Our philodendron has been around a very long time. It’s a gorgeous evergreen, large and leafy, and it gives a tropical feel to our backyard, even in the dead of winter. This year’s dead of winter has been pretty insanely fantastic, I must admit. Even today, it is in the mid to high seventies and this warming trend is set to continue for the next seven days.
I was looking out the window this morning and into the backyard where the philodendron lives and thought back to last fall. I remember being very curious then about what was hiding beneath all of those leaves. The leaf stems of the philodendron are thick, like stalks, and take on quite a bit of weight as the shrub matures and grows. As a result, the leaves serve almost like an umbrella, blocking a lot of what is under them from seeing the light of day or, in my case, blocking me from seeing what could possibly be hidden inside.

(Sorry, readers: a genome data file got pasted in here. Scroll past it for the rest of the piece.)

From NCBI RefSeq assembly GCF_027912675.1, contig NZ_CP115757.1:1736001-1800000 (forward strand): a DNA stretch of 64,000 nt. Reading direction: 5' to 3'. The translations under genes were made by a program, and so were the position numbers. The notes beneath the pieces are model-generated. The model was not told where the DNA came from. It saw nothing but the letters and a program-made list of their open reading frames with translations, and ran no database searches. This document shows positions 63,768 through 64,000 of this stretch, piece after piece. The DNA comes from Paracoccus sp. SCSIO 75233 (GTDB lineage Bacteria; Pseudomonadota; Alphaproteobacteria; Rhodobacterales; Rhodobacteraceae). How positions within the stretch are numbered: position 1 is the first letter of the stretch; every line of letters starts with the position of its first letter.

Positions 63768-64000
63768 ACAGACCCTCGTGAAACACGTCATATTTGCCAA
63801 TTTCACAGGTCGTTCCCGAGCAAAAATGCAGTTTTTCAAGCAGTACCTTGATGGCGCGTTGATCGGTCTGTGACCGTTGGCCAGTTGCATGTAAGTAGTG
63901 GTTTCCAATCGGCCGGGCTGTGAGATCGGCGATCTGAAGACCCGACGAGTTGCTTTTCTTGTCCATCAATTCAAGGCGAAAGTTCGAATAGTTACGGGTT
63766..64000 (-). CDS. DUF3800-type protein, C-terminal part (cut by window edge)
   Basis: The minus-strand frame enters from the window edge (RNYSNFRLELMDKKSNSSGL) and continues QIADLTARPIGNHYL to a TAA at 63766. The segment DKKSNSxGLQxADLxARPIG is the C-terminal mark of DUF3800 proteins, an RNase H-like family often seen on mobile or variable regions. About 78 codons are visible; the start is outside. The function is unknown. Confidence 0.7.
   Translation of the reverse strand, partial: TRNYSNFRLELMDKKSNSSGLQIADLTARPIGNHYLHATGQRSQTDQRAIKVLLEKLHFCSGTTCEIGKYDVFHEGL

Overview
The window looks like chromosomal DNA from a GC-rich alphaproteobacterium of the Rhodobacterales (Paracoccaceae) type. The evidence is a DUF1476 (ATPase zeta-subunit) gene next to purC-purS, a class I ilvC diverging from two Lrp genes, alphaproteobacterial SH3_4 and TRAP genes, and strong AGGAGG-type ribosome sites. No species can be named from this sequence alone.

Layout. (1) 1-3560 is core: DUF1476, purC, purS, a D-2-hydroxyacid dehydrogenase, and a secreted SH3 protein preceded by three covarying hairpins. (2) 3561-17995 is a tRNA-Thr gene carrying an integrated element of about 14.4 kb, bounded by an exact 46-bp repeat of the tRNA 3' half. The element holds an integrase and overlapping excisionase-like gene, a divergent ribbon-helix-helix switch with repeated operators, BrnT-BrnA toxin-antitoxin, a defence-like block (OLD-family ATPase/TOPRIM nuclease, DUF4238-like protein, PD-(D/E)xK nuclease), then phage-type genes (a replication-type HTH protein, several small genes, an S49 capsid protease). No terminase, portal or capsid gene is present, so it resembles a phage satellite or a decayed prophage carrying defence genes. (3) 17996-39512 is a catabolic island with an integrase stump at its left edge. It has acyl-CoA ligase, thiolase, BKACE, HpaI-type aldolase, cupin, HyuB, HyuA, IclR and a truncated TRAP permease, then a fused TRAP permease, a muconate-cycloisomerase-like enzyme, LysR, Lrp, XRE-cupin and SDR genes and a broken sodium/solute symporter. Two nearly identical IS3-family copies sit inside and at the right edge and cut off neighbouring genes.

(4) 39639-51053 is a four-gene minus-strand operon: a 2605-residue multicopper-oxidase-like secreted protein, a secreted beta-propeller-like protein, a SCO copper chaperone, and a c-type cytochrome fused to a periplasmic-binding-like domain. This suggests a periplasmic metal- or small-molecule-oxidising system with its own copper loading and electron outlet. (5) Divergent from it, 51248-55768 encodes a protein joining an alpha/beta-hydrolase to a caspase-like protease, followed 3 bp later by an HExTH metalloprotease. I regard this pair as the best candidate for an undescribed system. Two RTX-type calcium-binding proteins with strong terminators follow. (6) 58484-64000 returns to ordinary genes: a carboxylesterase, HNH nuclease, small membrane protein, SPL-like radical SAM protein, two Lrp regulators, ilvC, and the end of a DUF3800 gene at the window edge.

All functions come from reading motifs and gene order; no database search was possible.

Practically on my hands and knees, I either crawled or duckwalked under the leaves. The tangerine tree has thrived next to the philodendron all these years and I knew I also had to avoid another set of branches due to it being nearby. Toss into this mix the possibility of meeting snakes, spiders, and other critters living inside this world of green and one can understand my need to move slowly. But moving slowly gave me the opportunity to appreciate what I saw when I finally took my focus away from swatting at sticky spiderwebs and took a close-up look at the bottom of a philodendron.
That stem is seriously one of the craziest things I have ever seen nature produce, am I right?
The silly part about this is that when the philodendron is ready to reproduce, it will develop something called a spadix (which conjures up many other phallic images – seriously, Google it). But whenever I look at this beautiful stem, all I see are gorgeously inquisitive eyes decorated with luxuriously long eyelashes. This plant is completely capable of self-producing, but I can’t help but think of her as exactly that, a her.